New fuel economy standards call for 54 mpg by 2025

By Luke Geiver | August 02, 2011

The President’s signature will soon seal the deal for the increased debt limit in the U.S., but only half a week earlier, Obama also made his mark on another increase that will affect the U.S. for years to come. The White House has officially released its new fuel economy standards, and by 2025, cars and light trucks model years 2017-‘25 will reach a performance equivalence of 54.5 mpg while reducing greenhouse gas emissions by 163 grams per mile.

The White House issued a full report on the new standards titled “Driving Efficiency: Cutting Costs for Families at the Pump and Slashing Dependence on Oil.” The report indicates that the new standards will “save American families money at the pump,” totaling $1.7 trillion in fuel costs over the life of the program. By 2025, 2.2 million barrels a day will be cut from everyday use and over the life of the program a total of 12 billion barrels will be cut. The numbers for GHG reductions show that over the life of the program, the new standards will have helped to cut emissions by more than 6 billion metric tons. A family that purchases a vehicle in 2025 will save $8,200 in fuel costs compared to a vehicle purchased in 2010, the report also indicated.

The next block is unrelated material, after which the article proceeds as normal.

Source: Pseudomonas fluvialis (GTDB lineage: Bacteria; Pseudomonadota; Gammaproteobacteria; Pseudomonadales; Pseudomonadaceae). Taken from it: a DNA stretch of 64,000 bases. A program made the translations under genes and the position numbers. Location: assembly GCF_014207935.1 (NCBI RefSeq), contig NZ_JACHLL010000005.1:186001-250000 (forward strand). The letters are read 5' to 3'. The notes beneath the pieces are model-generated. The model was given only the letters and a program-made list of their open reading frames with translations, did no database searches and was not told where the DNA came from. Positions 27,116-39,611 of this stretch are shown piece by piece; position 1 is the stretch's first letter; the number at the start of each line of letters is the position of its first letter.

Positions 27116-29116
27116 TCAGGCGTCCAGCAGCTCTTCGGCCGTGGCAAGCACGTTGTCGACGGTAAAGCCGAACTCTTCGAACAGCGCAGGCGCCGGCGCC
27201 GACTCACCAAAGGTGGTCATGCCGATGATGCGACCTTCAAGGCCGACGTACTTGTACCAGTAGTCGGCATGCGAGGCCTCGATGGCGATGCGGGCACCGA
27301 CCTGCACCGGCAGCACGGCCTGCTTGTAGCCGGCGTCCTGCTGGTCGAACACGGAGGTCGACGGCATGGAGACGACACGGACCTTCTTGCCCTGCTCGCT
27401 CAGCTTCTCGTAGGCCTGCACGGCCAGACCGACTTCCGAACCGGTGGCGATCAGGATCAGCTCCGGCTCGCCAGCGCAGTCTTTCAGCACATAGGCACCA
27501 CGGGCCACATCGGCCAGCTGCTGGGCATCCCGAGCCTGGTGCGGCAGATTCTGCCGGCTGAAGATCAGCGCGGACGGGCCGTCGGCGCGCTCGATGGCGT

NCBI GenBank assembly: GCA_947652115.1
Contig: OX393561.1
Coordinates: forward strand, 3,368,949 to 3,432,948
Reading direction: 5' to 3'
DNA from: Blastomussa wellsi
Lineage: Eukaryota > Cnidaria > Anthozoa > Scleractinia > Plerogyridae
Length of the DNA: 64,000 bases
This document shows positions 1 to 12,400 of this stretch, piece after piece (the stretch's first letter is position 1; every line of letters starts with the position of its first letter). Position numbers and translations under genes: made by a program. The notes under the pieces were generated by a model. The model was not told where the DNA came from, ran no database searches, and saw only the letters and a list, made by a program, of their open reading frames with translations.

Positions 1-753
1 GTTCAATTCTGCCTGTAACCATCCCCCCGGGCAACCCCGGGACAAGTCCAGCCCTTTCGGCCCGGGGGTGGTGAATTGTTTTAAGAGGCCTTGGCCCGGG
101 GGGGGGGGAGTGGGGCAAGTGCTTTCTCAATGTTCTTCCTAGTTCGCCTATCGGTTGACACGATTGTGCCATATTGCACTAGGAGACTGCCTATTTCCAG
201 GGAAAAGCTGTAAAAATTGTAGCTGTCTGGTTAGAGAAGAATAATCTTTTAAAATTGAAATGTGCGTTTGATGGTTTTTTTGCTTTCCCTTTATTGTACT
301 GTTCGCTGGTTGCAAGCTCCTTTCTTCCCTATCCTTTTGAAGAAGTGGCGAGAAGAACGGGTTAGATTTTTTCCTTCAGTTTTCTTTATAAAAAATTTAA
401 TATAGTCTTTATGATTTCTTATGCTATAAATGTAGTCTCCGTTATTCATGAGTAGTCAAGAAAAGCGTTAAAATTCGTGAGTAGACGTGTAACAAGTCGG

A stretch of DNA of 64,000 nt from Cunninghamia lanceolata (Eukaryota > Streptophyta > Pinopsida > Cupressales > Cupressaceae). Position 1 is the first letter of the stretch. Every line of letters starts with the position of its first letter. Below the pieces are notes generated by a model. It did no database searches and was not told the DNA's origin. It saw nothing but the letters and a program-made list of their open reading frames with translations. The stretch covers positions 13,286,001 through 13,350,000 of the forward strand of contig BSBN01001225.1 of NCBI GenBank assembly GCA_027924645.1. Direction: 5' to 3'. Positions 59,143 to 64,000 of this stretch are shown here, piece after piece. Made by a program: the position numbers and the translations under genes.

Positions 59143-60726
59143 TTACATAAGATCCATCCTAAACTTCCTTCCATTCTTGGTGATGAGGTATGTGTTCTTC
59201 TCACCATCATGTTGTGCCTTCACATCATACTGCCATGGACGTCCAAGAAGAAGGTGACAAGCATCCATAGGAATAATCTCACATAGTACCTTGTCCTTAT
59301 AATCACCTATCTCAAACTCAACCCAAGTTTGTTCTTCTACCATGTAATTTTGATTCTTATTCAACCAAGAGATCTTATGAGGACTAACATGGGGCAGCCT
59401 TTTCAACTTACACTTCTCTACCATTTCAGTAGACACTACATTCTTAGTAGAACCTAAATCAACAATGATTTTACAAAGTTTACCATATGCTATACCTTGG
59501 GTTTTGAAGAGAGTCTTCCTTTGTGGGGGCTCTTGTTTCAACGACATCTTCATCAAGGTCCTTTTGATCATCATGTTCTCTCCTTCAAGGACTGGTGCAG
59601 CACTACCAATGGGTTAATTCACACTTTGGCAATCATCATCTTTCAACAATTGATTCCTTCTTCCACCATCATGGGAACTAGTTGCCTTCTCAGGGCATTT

The president wasn’t alone in forming the new standards. California, the United Auto Workers, other national environmental organizations and stakeholders all helped to form the new standards. Because of the impact of the light-duty vehicle fleet (cars and light trucks) on the nation’s overall use of fossil oil, the White House also said in the report that changes to the fuel economy standards is “one of the most effective ways” to reduce use of foreign-based oil. The report shows that in 2009, for example, 5 billion barrels of petroleum was consumed by the transportation sector, accounting for more than 70 percent of oil consumption in the U.S. Of that 70 percent consumption, 45 percent was consumed by passenger cars and light trucks.

General Motors issued a statement on the new fuel economy targets that called the fuel standards “ambitious,” representing an approach that “provides regulatory certainty for our industry.”

James Lentz, president and chief operating officer of Toyota Motor Sales USA, echoed the statements of GM, calling the fuel economy standards “ambitious.” Lentz also added, “Obviously, there is still a great deal of uncertainty as to how the market will respond and what vehicle technologies consumers will embrace, which is why we are rolling out and testing a range of alternative fuel options.”

Numbers from the White House’s report also show that from 2005-‘09, the average household spent $2,200 on gasoline and motor oil. In real dollar terms, however, the report showed that the $2,200 amount is more than twice what households spent from 1985-‘99.  

 

 
 
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